On the front facade, Habitat is required to retain original clapboards and shingles (unless they have already been replaced) and use wood windows and trim in the same size and style as the original ones. Replacement elements such as stairs, columns, decking, railings, and driveways must reproduce what was there originally. While there is more leeway on materials used on the other facades, the profile of windows and other features must match the originals. In the preservation district or not, the affiliate will preserve original leaded glass.
David Zablotny, Habitat Buffalo’s executive director, says of these restrictions: “It does add some to the cost, but it’s not an amount that is too overwhelming that would cause us to not want to do those houses.”
Ronald Talboys, who has been Habitat Buffalo’s president from its beginnings and installs the mechanical systems, agrees: “It might cost a little extra and it does take some extra effort, but if you know that going in, I guess that’s okay. It’s not something that breaks the bank or breaks your back.”
But both are concerned that the need to repaint wood exteriors in the future places a burden on low-income Habitat families.
Although Habitat ordinarily strips all interiors down to the studs, some original features may be retained in the living and dining rooms. New materials would still be used in other rooms. Talboys notes, “Our mission is to help low-income families into decent affordable houses, so we don’t want to lose that focus, but when it is practical we can’t resist doing some preservation.”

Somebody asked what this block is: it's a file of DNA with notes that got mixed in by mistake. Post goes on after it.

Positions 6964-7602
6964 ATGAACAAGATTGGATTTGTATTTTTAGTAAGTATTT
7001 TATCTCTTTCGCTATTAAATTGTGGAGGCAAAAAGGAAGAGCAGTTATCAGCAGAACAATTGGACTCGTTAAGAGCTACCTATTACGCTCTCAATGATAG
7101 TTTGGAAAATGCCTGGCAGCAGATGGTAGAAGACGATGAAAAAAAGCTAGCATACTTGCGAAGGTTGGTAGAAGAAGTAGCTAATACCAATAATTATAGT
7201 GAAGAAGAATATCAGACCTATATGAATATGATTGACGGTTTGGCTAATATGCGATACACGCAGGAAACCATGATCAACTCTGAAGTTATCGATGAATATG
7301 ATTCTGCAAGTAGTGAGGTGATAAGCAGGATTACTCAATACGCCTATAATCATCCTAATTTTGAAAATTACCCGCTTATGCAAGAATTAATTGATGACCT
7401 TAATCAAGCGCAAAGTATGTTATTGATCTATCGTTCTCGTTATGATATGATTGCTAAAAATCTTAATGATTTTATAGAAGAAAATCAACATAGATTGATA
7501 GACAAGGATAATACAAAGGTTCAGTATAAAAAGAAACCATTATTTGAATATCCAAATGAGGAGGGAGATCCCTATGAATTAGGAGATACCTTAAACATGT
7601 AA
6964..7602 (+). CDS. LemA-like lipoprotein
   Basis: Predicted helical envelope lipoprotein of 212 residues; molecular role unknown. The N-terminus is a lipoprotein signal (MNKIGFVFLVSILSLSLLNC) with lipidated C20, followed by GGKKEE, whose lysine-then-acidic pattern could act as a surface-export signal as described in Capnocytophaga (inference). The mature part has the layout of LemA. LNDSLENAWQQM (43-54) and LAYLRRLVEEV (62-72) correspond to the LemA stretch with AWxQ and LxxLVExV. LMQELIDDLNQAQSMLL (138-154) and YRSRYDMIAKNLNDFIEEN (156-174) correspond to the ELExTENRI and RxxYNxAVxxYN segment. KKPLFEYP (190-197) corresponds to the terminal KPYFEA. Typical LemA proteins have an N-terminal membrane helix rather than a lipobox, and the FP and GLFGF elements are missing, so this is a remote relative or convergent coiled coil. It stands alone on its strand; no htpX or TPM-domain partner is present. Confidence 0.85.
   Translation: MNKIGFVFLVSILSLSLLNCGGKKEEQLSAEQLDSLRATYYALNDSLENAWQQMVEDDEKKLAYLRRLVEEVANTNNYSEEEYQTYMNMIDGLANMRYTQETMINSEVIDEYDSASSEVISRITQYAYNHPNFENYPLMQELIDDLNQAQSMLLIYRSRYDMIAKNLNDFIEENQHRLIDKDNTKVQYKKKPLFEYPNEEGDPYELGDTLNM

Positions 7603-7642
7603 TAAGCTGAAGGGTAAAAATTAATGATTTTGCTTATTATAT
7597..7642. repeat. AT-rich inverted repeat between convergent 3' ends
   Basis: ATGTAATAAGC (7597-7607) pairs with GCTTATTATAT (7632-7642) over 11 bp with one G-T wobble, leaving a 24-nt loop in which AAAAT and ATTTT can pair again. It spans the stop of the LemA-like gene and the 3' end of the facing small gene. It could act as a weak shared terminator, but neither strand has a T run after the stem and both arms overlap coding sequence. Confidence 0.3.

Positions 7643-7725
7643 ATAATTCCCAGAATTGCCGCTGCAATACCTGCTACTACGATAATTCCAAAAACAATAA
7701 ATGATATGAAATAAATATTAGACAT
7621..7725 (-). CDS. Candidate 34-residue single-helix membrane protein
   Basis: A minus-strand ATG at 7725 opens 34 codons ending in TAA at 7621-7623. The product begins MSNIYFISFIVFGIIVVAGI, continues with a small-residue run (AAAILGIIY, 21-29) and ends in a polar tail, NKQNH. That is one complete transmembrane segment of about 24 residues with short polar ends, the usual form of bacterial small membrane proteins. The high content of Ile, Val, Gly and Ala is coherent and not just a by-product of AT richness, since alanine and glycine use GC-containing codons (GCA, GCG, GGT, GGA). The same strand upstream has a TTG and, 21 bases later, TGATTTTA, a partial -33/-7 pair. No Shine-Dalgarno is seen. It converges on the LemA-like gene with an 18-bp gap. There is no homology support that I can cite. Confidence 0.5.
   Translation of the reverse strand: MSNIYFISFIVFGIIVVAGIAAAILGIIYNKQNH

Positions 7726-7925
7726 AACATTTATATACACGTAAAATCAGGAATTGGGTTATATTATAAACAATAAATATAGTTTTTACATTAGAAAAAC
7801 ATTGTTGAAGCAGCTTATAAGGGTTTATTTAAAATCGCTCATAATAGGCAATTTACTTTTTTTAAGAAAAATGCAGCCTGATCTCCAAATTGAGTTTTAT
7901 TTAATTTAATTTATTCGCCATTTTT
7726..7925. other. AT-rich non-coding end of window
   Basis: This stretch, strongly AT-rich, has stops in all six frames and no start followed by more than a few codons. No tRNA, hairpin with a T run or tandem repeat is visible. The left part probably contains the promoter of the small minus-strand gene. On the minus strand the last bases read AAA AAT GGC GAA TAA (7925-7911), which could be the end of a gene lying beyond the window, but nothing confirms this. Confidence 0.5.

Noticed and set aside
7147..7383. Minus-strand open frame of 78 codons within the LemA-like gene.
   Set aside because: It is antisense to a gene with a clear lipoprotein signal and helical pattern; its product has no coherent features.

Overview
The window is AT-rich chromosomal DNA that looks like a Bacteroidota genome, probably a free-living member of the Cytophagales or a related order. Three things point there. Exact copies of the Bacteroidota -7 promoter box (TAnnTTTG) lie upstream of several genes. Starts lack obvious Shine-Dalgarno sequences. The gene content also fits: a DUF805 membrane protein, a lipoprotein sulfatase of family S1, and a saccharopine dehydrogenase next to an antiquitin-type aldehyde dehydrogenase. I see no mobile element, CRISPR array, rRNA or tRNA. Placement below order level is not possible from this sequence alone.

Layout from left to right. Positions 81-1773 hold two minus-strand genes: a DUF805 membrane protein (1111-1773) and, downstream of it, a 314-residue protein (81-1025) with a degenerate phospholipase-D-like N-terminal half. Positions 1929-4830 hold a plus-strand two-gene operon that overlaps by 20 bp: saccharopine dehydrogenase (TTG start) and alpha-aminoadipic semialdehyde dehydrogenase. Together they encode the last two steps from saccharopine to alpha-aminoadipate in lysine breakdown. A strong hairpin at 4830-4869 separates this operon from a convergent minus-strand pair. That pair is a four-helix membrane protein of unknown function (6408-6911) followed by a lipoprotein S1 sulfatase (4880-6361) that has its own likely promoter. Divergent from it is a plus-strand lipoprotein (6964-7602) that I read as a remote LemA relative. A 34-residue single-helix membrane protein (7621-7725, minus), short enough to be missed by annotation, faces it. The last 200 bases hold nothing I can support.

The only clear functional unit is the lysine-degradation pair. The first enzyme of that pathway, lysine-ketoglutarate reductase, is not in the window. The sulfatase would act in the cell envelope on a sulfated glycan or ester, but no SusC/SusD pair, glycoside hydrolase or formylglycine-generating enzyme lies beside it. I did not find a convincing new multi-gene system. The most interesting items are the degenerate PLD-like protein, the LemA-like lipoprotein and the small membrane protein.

Tall baseboards, and the columns and other woodwork that is typically found in and between the living and dining rooms, may be removed, refinished, and reinstalled. Zablotny recalls: “About a year ago, we got a beautiful house that had beamed ceilings, and built-in glass-front bookcases in the living room and glass-front cabinets in the dining room. We found a way to do everything we needed to do without gutting the house, because it would have been a shame to take out all that beautiful woodwork.”
Potential owners are told that if they move to Hamlin Park they will not be able to have easy-maintenance vinyl windows and siding, but most don’t mind because they are attracted to the neighborhood.
Talboys recalls the first owner of a Habitat house in Hamlin Park “was enamored! She was delighted! She went down to the library and did research on her house. Some of them really like that they have an old house with character.”
Zablotny adds that “some our volunteers only want to do rehabs and they really take pride in bringing these old houses back.”
New Builds and Community Revitalization